No one doubts Beethoven’s Symphony no. 5 or Les Misérables or The Lord of the Rings are deserving of creative masterpiece status. But creativity and masterpieces come sometimes in unexpected forms. Often people say, “I don’t have a creative bone in my body,” but most likely these folks are not seeing the giftedness in their lives and lack a vision for how they can use their gifts and abilities.
If you are a skilled painter, writer, or musician . . . wonderful! You need to steward those abilities from God until they shine, always keeping in mind they are gifts. But outside the official world of the arts, creative thinking is alive and well and appears in many forms. Engineers may not be hammering away at their most recent novel, but they go to work daily to solve high-tech problems in the realms of security, travel, communications, business, and more. The same can be said for the scientists, mathematicians, and anyone thinking creatively outside the box.
The very idea of “creating” means to make something that didn’t exist before just as God once made humans out of dust. And it means to mold already-created resources into something fresh. Daily we are surrounded by people who feel like nothing, yet unknowingly wear the amazing title of God’s most valued masterpiece: you, your loved ones, coworkers, enemies, the folks inside a prison, the one standing at a street corner holding a sign saying, “Anything helps. God bless you,” or the one spraying graffiti on buildings. Some people may look more like rough drafts than finished products, but God wants to chisel away at us all, smoothing down sharp edges and bulky surfaces, aiming for that precious finished product underneath. How would the most lost and broken among us feel if they knew, really knew, what lay beneath their surfaces? The good news is, we are invited to befriend and support these wounded souls so they move closer to realizing their masterpiece status in Christ.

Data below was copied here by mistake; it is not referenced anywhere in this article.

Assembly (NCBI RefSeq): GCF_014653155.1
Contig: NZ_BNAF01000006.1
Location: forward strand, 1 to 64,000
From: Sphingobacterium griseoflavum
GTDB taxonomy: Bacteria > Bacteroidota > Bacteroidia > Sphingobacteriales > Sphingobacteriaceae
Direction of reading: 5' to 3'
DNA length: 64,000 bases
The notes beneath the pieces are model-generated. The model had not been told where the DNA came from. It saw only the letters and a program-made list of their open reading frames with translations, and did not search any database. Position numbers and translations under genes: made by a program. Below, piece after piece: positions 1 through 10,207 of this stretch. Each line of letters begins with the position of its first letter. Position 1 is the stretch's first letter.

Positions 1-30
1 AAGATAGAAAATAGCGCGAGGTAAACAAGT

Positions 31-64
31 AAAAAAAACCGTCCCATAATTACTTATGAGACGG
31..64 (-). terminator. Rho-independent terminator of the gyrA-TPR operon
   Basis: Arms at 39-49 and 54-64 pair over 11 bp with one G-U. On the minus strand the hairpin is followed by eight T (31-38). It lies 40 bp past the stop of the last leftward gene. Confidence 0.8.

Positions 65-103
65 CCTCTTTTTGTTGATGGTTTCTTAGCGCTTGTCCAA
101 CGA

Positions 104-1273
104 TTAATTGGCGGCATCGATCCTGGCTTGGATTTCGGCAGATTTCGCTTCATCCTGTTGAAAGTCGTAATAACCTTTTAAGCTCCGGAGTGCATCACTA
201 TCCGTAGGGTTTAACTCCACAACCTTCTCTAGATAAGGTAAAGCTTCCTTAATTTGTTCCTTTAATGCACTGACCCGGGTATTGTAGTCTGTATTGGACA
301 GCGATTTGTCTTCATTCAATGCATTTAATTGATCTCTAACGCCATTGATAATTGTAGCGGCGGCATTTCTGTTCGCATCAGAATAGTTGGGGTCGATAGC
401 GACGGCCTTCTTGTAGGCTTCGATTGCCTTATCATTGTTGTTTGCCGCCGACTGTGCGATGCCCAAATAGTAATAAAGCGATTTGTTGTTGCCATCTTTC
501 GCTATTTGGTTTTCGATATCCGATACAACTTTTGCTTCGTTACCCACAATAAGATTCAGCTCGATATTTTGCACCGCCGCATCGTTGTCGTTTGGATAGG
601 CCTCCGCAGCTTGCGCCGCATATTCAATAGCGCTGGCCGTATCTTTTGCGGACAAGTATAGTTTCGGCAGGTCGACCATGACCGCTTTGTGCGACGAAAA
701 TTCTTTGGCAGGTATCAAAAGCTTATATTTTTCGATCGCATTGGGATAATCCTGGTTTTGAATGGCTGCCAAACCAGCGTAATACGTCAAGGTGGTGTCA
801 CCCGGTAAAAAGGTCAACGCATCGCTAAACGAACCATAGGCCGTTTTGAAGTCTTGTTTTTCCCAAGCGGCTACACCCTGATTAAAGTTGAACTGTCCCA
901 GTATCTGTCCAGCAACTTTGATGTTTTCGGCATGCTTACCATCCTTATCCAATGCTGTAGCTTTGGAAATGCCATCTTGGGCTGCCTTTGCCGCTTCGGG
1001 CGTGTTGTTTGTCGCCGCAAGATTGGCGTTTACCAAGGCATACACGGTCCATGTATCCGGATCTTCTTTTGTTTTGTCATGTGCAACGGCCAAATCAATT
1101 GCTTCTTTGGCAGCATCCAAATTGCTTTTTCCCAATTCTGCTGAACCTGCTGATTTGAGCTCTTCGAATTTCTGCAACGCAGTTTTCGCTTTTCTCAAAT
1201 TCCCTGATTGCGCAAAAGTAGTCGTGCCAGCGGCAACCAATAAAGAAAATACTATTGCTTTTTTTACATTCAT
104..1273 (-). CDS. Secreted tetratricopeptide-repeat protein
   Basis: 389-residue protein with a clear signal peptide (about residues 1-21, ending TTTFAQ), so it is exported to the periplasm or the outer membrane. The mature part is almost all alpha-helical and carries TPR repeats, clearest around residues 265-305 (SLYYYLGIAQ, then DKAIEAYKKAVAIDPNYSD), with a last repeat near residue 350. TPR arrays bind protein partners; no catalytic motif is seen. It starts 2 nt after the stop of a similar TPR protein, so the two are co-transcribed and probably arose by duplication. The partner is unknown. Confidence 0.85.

When we invest in broken lives through our time, prayers, wisdom, and counsel, what joy Jesus must experience as the dirt and detritus from shattered lives vanishes to unveil something unimaginably new. We share in that joy as we accept His invitation to cooperate in His work and cast a vision for people. Maybe we can’t all write a symphony, pen a novel, or paint a stunning landscape, but we can all dial the phone number of a hurting and lonely person, speak to a stranger, or share our resources. In doing so, we are given the privilege of investing in human works of art.
In Francine Rivers’s newest novel, The Masterpiece, we meet two broken people who have experienced deep trauma in their past, leaving them disengaged and withdrawn from healthy relationships. Drowning in shame, they hide their histories from each other. Artist Roman Velasco draws one practice sketch after another, aiming for the finished vision in his head but in the end tossing them in the garbage, unable to reach his imagined work.
Often a troubled background leaves people believing they deserve the same outcome. But no matter how rough the appearance, no human being is a practice sketch to be thrown in the trash. And here’s where we all come in: next time you claim you don’t have a creative bone in your body, take a look around your town and neighborhood and ask how you can put your hands on an in-progress masterpiece. We can image God by encouraging wholeness where only fragments existed before, offering a way where previously there was no way.
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